I got a sunburn a couple days ago and I’ve been telling everyone, because I am super proud of it. Not proud I got burned, of course (always wear sunscreen!), but proud that it was warm enough and sunny enough that I could be happily working outside without a sweater, sifting totally-thawed-out compost to incorporate into a potting mix (you may recall from our newsletter updates that our compost piles were frozen solid for a good portion of the winter).
We’re using this potting mix to fill the seed trays where we’re planting seeds for most of our spring and summer crops. We are planting from seed rather than plant starts because seeds are much more affordable, and there is a much wider variety of crops available in seed form. Why plant in seed trays rather than directly into the spot where the crops will grow to maturity? There are a couple reasons. It’s too cold to plant outside right now, so a short growing season like we have here necessitates taking advantage of indoor space to get a head start on our crops. Seed trays are ideal since they fit a large number of plant starts in a very condensed space that is easy to monitor. We get an average of 75 consecutive frost-free days here, which is about two and a half months, so utilizing indoor space in these early spring months is essential if we want to grow any tender crops that take longer than 75 days to reach maturity and continue producing. And though frost-tolerant crops are a wonderful way to extend the growing season, we like our tomatoes and melons here, too.
A good potting mix is important in getting seeds off to a good start. It should be well-aerated and light so that the seedlings aren’t smothered in heavy, wet soil, but should still be able to retain moisture. It also should have nutrients available for the seedlings, and the ability to retain those nutrients (note that potting mixes are not the same as soils and often don’t contain any soil at all). Water-holding capacity is especially of concern when planting in seed trays, since the cells tend to dry out rapidly. If the potting mix is too dry, it can become hydrophobic (this happens with soil, too), meaning that water just pools or runs off, but doesn’t absorb into the soil no matter how much you water. It’s easiest to just avoid this by never letting your soil or potting mix get that dry.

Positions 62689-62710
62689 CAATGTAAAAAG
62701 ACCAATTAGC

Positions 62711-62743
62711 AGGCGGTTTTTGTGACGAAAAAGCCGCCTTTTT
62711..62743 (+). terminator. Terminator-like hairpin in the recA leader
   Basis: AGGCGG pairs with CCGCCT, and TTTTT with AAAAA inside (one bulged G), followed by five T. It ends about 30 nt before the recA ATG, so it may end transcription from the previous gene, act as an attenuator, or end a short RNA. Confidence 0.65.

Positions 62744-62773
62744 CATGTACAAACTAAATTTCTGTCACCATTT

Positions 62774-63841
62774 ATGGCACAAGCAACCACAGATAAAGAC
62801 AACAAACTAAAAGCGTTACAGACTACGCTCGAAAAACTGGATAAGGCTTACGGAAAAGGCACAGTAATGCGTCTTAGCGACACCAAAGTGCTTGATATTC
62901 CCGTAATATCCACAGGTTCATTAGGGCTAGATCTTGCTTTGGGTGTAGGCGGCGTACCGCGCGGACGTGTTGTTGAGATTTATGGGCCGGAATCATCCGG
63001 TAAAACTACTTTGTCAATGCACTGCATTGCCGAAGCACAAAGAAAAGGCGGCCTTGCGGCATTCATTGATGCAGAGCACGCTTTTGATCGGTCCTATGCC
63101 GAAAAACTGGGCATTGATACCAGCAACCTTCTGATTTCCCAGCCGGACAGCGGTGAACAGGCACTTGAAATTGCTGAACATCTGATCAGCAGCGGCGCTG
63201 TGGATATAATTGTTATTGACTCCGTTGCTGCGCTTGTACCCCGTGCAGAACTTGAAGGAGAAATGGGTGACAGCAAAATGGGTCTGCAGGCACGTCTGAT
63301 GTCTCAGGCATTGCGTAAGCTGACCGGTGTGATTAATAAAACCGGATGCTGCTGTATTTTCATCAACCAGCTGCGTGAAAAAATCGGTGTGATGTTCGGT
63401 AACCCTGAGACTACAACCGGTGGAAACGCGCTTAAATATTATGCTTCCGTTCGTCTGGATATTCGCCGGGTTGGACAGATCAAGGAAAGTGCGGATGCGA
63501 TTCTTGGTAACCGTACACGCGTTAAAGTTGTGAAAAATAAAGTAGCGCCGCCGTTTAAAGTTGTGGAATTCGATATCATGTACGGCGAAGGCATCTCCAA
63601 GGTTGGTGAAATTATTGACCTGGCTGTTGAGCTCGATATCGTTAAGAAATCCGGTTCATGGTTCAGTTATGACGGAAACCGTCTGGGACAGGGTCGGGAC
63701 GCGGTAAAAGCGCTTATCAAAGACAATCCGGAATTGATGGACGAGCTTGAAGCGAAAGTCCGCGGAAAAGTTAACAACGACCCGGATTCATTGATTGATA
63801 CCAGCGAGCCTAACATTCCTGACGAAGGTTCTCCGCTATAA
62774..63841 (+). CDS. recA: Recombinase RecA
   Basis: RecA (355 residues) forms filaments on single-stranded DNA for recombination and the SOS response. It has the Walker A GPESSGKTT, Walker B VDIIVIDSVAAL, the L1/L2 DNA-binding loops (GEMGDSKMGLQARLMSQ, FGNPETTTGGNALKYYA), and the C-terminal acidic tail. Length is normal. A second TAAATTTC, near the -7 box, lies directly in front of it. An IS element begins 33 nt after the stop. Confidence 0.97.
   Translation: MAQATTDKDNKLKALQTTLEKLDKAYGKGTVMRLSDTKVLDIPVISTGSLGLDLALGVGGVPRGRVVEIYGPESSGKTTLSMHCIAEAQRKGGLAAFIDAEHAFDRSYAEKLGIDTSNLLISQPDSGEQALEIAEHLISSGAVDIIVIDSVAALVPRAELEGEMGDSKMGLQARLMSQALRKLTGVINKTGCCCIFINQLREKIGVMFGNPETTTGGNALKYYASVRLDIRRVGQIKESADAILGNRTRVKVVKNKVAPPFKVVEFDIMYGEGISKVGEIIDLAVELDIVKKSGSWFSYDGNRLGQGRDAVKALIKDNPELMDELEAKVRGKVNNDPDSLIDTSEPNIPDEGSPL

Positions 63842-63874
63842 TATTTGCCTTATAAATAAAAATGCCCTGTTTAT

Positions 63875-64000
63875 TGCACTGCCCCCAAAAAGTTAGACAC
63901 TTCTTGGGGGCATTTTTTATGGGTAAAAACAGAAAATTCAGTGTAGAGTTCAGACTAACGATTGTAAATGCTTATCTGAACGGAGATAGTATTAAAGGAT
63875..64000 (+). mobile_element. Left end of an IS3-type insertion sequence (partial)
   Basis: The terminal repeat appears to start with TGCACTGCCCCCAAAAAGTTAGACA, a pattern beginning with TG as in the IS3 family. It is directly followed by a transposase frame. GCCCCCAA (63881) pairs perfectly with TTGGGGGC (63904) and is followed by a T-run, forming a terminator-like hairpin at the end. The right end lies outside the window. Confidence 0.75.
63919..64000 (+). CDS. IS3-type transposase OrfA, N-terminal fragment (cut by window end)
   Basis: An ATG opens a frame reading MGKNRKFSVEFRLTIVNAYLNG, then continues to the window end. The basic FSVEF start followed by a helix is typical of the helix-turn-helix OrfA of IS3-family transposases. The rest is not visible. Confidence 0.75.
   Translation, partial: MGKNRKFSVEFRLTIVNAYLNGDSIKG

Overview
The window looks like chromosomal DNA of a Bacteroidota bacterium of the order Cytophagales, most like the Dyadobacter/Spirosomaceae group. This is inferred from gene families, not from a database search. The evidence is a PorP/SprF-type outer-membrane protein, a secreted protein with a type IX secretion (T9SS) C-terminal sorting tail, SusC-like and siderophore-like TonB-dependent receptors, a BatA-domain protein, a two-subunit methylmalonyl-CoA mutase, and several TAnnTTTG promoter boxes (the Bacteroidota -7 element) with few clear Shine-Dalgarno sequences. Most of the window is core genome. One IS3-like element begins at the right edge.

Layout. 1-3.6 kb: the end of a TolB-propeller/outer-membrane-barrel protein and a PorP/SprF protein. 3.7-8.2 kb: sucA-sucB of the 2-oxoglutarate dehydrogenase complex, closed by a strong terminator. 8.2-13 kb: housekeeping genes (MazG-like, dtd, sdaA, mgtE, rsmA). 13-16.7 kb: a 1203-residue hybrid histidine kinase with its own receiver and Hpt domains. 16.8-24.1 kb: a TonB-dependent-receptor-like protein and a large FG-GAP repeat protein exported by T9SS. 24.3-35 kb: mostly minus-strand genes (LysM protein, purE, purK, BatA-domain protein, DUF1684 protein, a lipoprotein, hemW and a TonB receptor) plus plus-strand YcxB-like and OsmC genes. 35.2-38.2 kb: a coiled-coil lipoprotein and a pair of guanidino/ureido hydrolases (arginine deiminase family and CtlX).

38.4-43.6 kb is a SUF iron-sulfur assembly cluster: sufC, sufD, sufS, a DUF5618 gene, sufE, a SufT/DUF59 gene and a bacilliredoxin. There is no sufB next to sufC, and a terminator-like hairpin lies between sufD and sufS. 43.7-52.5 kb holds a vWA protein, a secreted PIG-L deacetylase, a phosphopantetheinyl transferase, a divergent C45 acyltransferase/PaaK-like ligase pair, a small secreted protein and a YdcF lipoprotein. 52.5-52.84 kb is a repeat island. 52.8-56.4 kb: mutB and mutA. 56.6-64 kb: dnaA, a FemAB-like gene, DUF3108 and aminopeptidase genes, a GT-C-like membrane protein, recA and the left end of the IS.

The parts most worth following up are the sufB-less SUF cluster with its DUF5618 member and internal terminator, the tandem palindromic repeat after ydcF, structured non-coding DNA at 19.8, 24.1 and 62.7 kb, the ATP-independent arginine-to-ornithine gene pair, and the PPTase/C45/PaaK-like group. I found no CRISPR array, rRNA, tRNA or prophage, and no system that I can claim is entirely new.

However, the topsoil we used in our potting mix hadn’t been used in years and was completely bone dry, so we added some water to the mix and squeezed the parts that actually absorbed moisture together with the dry parts. This forced moisture into the pores of the dry elements, and the mix will be able to absorb water much better in the future. If the potting mix can’t absorb water, the seeds won’t germinate, and if they do, they’ll wither fast. At the end of this post, I’ve provided the potting mix recipe we used this year, but you can easily buy potting mixes at garden supply stores, too.